CHICAGO — OMV-USA Machine Division did not send the 25,000 pounds of polypropylene cups it made at NPE 1997 into the Chicago convention's recycling program.
NPE recycling officials said they were disappointed in that fact, and said OMV officials told them the company was not participating in the program because it wanted the recycler to pay haul-away costs for the materials.
However, an OMV official said the firm supports recycling and did not throw its waste products out.
About 45 of the 75 companies at the show with machines making large amounts of plastic products took their materials and scrap to facilities set up at the convention's loading docks, said Suellen R. Harpham, president of SRHCompany, a Columbus, Ohio, firm that coordinated recycling at NPE.
OMV-USA of Genoa City, Wis., was one of the largest producers of potentially recyclable plastic products at NPE. The firm manufactures extrusion and thermoforming machines.
Companies that did not recycle their waste either did not have suitable materials or could not accommodate the cardboard recycling bins in their booths, she said.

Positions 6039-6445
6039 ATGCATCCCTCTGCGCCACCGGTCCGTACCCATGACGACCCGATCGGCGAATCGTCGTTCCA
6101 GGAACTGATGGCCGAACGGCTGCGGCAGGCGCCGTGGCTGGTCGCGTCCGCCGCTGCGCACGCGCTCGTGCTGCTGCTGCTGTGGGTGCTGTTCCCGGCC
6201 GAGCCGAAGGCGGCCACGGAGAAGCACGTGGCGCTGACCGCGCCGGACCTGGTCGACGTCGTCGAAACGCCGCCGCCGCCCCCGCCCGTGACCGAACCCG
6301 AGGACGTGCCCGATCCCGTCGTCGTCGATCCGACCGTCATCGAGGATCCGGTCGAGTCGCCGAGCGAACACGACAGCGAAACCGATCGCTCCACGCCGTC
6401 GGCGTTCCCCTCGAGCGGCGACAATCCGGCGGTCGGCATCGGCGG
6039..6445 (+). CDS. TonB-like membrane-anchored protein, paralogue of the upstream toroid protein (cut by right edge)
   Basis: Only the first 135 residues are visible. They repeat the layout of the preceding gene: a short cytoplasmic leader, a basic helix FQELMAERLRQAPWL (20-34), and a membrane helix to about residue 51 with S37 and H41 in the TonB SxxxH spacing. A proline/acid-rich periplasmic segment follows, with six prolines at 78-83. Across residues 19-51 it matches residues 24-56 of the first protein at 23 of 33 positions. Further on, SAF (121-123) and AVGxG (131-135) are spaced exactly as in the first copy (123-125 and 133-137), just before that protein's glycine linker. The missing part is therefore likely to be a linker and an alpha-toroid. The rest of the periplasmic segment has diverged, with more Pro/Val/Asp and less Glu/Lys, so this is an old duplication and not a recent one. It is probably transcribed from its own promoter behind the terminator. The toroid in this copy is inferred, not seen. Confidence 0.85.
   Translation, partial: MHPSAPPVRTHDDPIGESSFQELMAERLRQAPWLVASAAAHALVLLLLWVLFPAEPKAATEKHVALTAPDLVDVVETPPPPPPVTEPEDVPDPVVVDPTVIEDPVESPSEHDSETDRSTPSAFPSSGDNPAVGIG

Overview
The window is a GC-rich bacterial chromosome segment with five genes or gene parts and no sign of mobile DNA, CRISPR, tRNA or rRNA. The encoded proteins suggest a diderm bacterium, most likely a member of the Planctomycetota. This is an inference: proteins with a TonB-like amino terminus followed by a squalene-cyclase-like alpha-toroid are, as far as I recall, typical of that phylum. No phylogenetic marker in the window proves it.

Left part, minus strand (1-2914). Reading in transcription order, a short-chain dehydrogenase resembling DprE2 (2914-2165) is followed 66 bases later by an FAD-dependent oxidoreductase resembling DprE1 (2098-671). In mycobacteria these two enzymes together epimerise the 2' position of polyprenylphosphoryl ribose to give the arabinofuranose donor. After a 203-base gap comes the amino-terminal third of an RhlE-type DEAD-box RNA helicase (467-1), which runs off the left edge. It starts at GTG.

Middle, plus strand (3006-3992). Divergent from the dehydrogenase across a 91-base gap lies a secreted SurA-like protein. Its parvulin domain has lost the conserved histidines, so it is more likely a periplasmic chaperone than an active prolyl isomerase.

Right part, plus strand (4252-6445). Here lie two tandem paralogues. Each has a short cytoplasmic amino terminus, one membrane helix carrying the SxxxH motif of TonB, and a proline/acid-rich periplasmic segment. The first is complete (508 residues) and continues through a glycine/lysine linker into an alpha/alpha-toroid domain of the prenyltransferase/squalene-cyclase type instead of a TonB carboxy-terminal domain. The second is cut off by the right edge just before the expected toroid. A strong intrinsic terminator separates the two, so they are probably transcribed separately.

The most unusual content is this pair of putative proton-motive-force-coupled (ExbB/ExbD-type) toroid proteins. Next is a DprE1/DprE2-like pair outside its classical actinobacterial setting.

SRHCompany Recycling Manager Jim Hauck said OMV told him that if the recycler ``is making money off this, then they should pay to take it out.''
Other companies that were not recycling, such as Van Dorn Demag Corp. of Strongsville, Ohio, worked extensively with NPE to try to accommodate recycling, Hauck said.
But Kent Johansson, director of OMV-USA, said that although his company supports recycling, it did not have the people to haul scrap out to recycling locations on the loading docks of the convention center.
``If they want it they should come and get it,'' he said. ``We are not throwing anything in the trash.''
Instead, OMV had the PP cups hauled away by the company that built the booths—Platinum Display Services Inc. in Burbank, Ill.—which in turn is giving the materials to workers who built the exhibits or to charity, according to Jim Lovig, Platinum's vice president of sales.